Daphne is home to a variety of other birds including Galapagos martins blue-footed booby, Nazca booby, short-eared owls, red-billed tropicbirds and magnificent frigatebirds.


Daphne Minor islet

The Daphnes include two islands, Daphne Major and Daphne Minor, just north of Santa Cruz. Both are tuff cones and are completely devoid of trees. Access to Daphne Major is restricted by the Galapagos National Park, and it may only be visited with a special permit. There is no visitor site on Daphne Minor. 
Although visits to Daphne Major are strictly limited, its location between Santa Cruz, Baltra and Santiago Islands — all with large numbers of introduced species — is some cause for concern, especially given its importance as a natural laboratory for evolutionary research. Any species carried by the wind could potentially arrive on either of the Daphnes, although establishment of these species might be limited by the arid conditions.
Daphne Major is a rather large tuff cone somewhat eroded by the sea. It is a very fragile visitor site and requires a special permit. Nazca boobies, red-billed tropicbirds, and blue-footed boobies can be found nesting here. Daphne Major is the primary site of Peter and Rosemary Grant’s iconic 40-year study of evolution in Darwin’s finches that demonstrates evolution occurring over short periods of time. Nearly all of the finches on the island are banded.

Diving spots:  Daphne Major and Daphne Minor
Two dive sites encircle the smaller islands of Daphne Major and Daphne Minor. At Daphne Major, divers can observe sea lions, sea turtles, Eagle Rays, various species of sharks, and other pelagic species. Daphne Minor offers something a bit more unique. There divers can observe the large quantity of benthic organisms that live on the underwater walls of the island, all of which create a multi-colored aspect to the undersea world. Sea horses can be seen around the black corals and Galapagos Sharks and sometimes rays and sea turtles are present.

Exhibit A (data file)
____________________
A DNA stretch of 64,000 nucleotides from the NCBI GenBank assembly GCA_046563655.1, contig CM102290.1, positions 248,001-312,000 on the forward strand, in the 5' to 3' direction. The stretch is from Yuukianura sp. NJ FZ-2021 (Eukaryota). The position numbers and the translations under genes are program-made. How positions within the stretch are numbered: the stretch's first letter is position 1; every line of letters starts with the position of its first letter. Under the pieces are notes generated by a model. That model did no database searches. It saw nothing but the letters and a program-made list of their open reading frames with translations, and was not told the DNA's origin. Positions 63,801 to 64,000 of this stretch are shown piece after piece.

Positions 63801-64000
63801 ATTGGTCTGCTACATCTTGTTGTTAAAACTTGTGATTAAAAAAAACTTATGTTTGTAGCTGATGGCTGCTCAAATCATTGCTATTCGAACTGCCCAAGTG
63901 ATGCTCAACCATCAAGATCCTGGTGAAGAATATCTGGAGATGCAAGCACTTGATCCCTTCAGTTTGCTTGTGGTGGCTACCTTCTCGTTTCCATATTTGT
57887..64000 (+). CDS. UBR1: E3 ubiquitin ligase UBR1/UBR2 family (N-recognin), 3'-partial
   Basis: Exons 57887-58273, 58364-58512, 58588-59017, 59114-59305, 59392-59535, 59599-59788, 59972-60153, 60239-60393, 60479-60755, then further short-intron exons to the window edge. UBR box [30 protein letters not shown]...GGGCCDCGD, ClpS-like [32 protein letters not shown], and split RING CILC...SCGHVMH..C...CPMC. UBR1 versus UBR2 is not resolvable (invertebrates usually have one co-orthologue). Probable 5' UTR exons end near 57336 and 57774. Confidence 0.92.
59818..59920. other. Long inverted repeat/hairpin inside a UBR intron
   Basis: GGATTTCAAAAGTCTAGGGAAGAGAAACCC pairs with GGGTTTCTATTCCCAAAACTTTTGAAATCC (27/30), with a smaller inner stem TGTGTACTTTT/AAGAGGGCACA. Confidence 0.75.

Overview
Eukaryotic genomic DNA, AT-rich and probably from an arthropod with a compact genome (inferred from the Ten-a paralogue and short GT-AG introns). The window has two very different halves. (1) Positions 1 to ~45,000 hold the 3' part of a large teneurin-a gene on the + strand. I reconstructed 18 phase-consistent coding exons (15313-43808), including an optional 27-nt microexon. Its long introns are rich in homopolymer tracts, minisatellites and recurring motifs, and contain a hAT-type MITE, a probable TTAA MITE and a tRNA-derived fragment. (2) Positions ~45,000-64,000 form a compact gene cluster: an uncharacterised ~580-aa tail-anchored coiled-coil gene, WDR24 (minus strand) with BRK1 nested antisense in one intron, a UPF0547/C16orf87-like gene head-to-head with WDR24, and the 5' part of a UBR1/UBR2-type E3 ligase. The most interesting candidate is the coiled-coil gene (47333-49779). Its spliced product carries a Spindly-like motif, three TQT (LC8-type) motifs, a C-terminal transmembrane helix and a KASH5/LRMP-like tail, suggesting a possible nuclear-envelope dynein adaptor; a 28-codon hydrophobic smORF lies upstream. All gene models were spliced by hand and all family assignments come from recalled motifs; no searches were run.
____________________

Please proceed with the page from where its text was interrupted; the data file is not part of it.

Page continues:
Isla Darwin (English Culpepper Island) is an uninhabited island that is located in the far northwest of the Galapagos Islands, part of Ecuador, and with an area of ​​just over 1 km² is the northernmost and westernmost island of the archipelago. It was named after Charles Darwin and was created around 700,000 years ago. The closest island is Wolf and is 34 km further south. Many seals, marine iguanas, sea turtles and numerous bird species live on the island, including the vampire finches. The island of Darwin is under extensive protection by the national park administration, entry is strictly forbidden, special permits for scientists or film teams have rarely been granted in recent years. Local fishermen can acquire fishing licenses that are limited in time and quantity, but are only allowed to use fishing rods, not nets and certainly not with long lines.
Places to visit:
Darwin's Arch About 2 km southeast of the island around the cliffs on the rock in front of Darwin's Arch is one of the most interesting diving areas in the world. It is particularly known for the large schools of hammerhead sharks, which often include over 200 animals here, but also other large fish such as manta rays, eagle rays, cow nosed rays, reef sharks, whale sharks can be observed here in large numbers. The very fish-rich waters around the island are inhabited by large dolphin populations, orcas and other whales often pass by.